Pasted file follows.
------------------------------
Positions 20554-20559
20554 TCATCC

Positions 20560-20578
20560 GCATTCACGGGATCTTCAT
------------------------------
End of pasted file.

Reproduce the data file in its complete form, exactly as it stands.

Positions 20554-20559
20554 TCATCC

Positions 20560-20578
20560 GCATTCACGGGATCTTCAT